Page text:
What did you just say to me?: How to deal with adults with poor social skills
|Four Fine Gentlemen at last year's Funstival debut.|
Thirty minutes later, a close friend (who also happens to be a woman in a band) showed up. I told her about the "neener neener neener I'm a better bass player than you" comment and she flipped out. She flipped out like I usually flip out when someone says shitty stuff like that to my friends. I pointed to the guy, and she proceeded to tell him he was rude, inappropriate and, most of all, dumb. I eventually pulled her away from the situation, because Billy Madison was still sporting that insane smile, leading me to believe he was either mentally incapacitated or possibly thinking about punching her in the face.
For most of the four years I've been in this band, we've existed in a bubble; we play shows with other like-minded men and women who don't see gender as a valid differentiation. But it is by no means a vacuum -- we do interact with bands and crowds outside of this DIY utopia, and it's then that we encounter misguided machismo, unsolicited advice and people who tend to say things before actually thinking.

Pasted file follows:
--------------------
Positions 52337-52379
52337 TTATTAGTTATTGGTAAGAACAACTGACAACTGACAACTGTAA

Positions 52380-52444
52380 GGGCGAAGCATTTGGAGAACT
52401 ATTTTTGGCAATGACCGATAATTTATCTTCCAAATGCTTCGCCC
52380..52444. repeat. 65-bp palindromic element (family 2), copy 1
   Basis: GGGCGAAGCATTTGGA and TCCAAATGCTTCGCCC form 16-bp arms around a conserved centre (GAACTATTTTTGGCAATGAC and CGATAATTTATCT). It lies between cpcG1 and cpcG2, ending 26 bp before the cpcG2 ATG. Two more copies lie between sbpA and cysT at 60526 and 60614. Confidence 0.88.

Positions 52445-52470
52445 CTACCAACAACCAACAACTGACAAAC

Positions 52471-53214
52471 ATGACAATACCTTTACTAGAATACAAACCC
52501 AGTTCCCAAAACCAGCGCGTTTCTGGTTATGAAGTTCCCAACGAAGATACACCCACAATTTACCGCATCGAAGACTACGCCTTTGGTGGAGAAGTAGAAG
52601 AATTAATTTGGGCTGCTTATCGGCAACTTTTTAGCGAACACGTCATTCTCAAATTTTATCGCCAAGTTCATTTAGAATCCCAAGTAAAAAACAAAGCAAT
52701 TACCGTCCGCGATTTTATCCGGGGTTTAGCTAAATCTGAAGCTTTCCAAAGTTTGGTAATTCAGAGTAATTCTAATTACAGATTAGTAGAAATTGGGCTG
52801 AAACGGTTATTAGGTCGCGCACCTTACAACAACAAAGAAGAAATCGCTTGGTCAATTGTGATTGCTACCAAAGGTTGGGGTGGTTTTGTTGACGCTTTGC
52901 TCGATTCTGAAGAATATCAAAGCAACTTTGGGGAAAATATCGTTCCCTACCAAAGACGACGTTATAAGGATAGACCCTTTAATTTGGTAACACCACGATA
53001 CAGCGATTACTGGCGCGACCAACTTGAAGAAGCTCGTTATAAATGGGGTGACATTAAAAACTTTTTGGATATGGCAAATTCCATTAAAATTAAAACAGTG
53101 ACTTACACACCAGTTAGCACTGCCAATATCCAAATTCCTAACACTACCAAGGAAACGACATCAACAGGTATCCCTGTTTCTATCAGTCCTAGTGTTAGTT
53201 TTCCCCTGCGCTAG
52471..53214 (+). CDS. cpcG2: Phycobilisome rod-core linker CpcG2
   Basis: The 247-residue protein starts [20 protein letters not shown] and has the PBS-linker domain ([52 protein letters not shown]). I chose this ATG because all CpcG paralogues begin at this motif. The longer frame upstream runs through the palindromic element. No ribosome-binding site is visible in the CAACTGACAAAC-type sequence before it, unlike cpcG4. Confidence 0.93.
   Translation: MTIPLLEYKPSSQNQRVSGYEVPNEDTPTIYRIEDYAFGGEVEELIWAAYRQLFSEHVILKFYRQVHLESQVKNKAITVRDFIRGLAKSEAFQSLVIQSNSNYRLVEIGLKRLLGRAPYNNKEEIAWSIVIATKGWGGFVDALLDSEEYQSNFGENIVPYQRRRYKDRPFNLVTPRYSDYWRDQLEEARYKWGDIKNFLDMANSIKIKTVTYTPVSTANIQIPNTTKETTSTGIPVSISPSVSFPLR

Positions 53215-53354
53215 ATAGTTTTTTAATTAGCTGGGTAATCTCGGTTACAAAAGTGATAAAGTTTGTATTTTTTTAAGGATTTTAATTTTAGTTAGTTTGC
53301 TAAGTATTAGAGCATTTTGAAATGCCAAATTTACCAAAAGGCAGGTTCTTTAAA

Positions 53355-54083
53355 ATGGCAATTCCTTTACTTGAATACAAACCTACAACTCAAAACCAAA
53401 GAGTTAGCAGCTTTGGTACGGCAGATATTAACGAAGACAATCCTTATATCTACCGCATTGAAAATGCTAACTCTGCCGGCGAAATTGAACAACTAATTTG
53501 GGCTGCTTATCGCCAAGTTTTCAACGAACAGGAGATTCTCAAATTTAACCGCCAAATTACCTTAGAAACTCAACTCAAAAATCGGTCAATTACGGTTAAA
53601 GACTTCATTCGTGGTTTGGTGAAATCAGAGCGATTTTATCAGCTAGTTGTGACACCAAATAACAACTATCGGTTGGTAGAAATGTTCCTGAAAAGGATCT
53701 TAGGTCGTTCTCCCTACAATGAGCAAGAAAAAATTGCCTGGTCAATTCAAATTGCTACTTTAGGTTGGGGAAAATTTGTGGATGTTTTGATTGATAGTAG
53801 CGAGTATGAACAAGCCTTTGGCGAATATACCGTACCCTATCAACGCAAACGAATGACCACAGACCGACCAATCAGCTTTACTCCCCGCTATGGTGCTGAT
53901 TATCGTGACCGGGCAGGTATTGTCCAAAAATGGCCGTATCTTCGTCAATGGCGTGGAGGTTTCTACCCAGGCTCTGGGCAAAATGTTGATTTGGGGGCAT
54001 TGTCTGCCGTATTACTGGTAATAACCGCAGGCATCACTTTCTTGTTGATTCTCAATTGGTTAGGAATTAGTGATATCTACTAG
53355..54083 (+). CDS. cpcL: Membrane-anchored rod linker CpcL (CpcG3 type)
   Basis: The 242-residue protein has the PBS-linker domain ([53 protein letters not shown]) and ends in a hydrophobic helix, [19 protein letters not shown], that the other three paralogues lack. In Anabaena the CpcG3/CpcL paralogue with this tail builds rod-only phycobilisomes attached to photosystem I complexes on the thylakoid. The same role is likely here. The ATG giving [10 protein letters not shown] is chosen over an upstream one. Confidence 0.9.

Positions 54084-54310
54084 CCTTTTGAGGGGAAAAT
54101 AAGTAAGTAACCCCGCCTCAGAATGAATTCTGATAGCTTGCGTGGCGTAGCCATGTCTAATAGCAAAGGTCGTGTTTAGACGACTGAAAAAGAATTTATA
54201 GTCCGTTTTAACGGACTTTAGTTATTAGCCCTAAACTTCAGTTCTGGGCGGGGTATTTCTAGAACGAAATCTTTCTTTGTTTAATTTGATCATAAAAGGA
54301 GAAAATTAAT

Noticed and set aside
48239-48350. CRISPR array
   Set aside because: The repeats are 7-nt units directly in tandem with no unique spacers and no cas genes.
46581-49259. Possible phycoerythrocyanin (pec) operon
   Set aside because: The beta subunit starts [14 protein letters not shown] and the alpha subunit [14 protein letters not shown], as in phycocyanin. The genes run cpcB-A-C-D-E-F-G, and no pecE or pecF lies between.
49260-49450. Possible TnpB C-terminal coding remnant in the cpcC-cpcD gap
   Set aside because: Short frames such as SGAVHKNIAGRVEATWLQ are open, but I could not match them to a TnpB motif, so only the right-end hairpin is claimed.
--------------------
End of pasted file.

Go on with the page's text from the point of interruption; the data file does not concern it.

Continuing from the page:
I can't assume the man who was a better bass player than me said such a thing because I was a woman, but something tells me that if I wasn't, he wouldn't have felt so comfortable hurling an insult. If that was the case, I really don't care. I'm not going to stop playing because a stranger told me I sucked, once. But next time, maybe I'll react like my friend Alex does when she's faced with a visible-loser mentality -- though I don't think I have the ovaries to knock a guy on crutches to the ground, pour a beer on some dude's head or, well, just punch a man in the face.
In the end, though, I have advice for people who desire to make others feel small: Just don't say that kind of shit to anyone. Ever.